see for example: FDISK /MBR Rewrites the Master Boot Record (Q69013) (which has a nice summary of what this switch does).

Basically, it will overwrite everything that's not part of the 64-byte Partition Table near the end of Absolute Sector 0 (the very first physical sector on a hard disk). But read on...

Over and over again you'll read or hear that FDISK /MBR destroys the Partition Table too! For example, here's a quote from another KB article:

" WARNING: This process will repair the bootstrap code and the 55AA signature by rewriting sector zero, but it will also overwrite the partition table entries with all zeros,
rendering your logical drives useless (unless, that is, the 55AA signature is manually entered using a disk editor prior to performing an FDISK /MBR). "

First, reading the quote in context, shows that this applies only if the Signature ID Word AA55h (or 55 AA as seen in a disk editor) has been corrupted!
But beyond that, I can state that after having made several tests using the newer FDISK programs from Windows 95B, 98, 98SE and ME,
that none of the FAT32 capable FDISK programs will ever zero-out Partition Table data; even if the Signature Word AA55h has been erased!
{You should, of course, test that out yourself and always make a backup copy of your Partition Table.}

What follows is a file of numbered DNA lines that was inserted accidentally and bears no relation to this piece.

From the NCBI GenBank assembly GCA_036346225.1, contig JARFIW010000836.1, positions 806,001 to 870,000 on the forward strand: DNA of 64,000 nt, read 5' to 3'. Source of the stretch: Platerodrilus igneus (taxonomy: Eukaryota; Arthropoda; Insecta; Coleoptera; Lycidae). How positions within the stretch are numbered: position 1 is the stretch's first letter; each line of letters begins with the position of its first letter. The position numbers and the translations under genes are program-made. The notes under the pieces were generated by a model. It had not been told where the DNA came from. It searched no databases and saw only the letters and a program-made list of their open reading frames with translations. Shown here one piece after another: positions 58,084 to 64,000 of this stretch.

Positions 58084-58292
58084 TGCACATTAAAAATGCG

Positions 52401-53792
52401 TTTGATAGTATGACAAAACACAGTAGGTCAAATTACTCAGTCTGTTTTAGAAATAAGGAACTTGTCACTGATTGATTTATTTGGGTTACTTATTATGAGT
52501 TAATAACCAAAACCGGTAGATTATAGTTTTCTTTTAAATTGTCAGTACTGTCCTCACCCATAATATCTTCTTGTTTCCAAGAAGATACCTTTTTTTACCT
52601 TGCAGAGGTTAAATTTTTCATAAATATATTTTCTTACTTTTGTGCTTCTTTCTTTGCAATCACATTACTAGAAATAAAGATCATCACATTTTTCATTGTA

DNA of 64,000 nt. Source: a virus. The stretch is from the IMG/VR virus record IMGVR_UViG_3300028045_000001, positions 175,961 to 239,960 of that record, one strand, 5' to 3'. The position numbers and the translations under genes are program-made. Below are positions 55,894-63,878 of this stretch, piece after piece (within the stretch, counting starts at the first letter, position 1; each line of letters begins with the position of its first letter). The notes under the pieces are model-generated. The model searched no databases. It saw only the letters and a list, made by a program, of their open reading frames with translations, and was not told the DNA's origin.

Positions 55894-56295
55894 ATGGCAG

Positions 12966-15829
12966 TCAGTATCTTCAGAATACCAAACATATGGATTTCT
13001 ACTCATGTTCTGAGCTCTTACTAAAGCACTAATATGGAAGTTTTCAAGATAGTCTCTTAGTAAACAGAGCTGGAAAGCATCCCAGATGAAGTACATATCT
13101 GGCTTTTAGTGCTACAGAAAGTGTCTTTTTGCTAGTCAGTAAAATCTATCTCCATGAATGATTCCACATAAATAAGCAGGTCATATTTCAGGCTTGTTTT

However, it's also a proven fact that previous versions of FDISK (such as MS-DOS 6.22), will wipe out the Partition Table data with zero bytes under the same circumstances!
So, it appears that Microsoft and others would rather err on the side of caution instead of telling customers it's OK to use the FDISK from,
say a Win 98 boot disk, without worrying about losing their Partition Table data (if it's used correctly).

CAUTION: After stating all of the above, you still need to understand that FDISK /MBR may seldom be a cure for your own MBR problems! Why?
Because it's almost always the Partition Table data itself that has been changed (such as the indicator showing which partition is Active; i.e., bootable).

And if some type of multi-boot manager (which very often resides on more than just the first sector) should fail, FDISK /MBR might not help at all;
UNLESS you kept a record of all the Partition Table data, and are capable of entering that data back into a Table of ALL zeros.
Fortunately, there are some nice tools available (see below) to do that."

Source: https://thestarman.pcministry.com/asm/mbr/FDISK.htm

"Time, it seems, doesn't flow. For some it's fast, for some it's slow.
In what to one race is no time at all, another race can rise and fall..." - The Minstrel

//My video channel//

Reply 23 of 23, by Caluser2000

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zapbuzz wrote on 2021-07-20, 18:05:

what i'd like to know is, did anyone actually help or not 🤣

Of course you did. Along with a bit of entertainment for the rest of us....😉

There's a glitch in the matrix.
A founding member of the 286 appreciation society.
Apparently 32-bit is dead and nobody likes P4s.
Of course, as always, I'm open to correction...😉